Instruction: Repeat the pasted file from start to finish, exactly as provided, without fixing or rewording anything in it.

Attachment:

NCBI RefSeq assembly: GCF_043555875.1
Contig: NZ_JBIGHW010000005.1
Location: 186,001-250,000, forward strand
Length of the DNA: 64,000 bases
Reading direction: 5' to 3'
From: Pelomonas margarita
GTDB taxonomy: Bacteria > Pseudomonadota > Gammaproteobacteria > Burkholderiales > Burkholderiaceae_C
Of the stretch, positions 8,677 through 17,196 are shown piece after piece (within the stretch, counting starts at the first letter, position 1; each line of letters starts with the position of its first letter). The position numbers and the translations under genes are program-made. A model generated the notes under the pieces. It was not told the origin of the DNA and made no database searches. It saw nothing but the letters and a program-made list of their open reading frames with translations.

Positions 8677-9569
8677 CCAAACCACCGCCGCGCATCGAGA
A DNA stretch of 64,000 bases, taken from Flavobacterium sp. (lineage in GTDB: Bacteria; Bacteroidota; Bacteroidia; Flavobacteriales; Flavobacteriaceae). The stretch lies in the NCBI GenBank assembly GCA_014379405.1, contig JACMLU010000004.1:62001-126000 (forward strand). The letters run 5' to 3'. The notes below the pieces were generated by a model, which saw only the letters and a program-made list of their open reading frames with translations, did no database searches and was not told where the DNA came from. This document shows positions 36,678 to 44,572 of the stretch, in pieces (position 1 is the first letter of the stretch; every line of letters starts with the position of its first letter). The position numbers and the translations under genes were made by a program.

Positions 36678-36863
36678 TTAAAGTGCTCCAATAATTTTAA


NCBI RefSeq assembly: GCF_043555875.1
Contig: NZ_JBIGHW010000005.1
Location: 186,001-250,000, forward strand
Length of the DNA: 64,000 bases
Reading direction: 5' to 3'
From: Pelomonas margarita
GTDB taxonomy: Bacteria > Pseudomonadota > Gammaproteobacteria > Burkholderiales > Burkholderiaceae_C
Of the stretch, positions 8,677 through 17,196 are shown piece after piece (within the stretch, counting starts at the first letter, position 1; each line of letters starts with the position of its first letter). The position numbers and the translations under genes are program-made. A model generated the notes under the pieces. It was not told the origin of the DNA and made no database searches. It saw nothing but the letters and a program-made list of their open reading frames with translations.

Positions 8677-9569
8677 CCAAACCACCGCCGCGCATCGAGA
A DNA stretch of 64,000 bases, taken from Flavobacterium sp. (lineage in GTDB: Bacteria; Bacteroidota; Bacteroidia; Flavobacteriales; Flavobacteriaceae). The stretch lies in the NCBI GenBank assembly GCA_014379405.1, contig JACMLU010000004.1:62001-126000 (forward strand). The letters run 5' to 3'. The notes below the pieces were generated by a model, which saw only the letters and a program-made list of their open reading frames with translations, did no database searches and was not told where the DNA came from. This document shows positions 36,678 to 44,572 of the stretch, in pieces (position 1 is the first letter of the stretch; every line of letters starts with the position of its first letter). The position numbers and the translations under genes were made by a program.

Positions 36678-36863
36678 TTAAAGTGCTCCAATAATTTTAA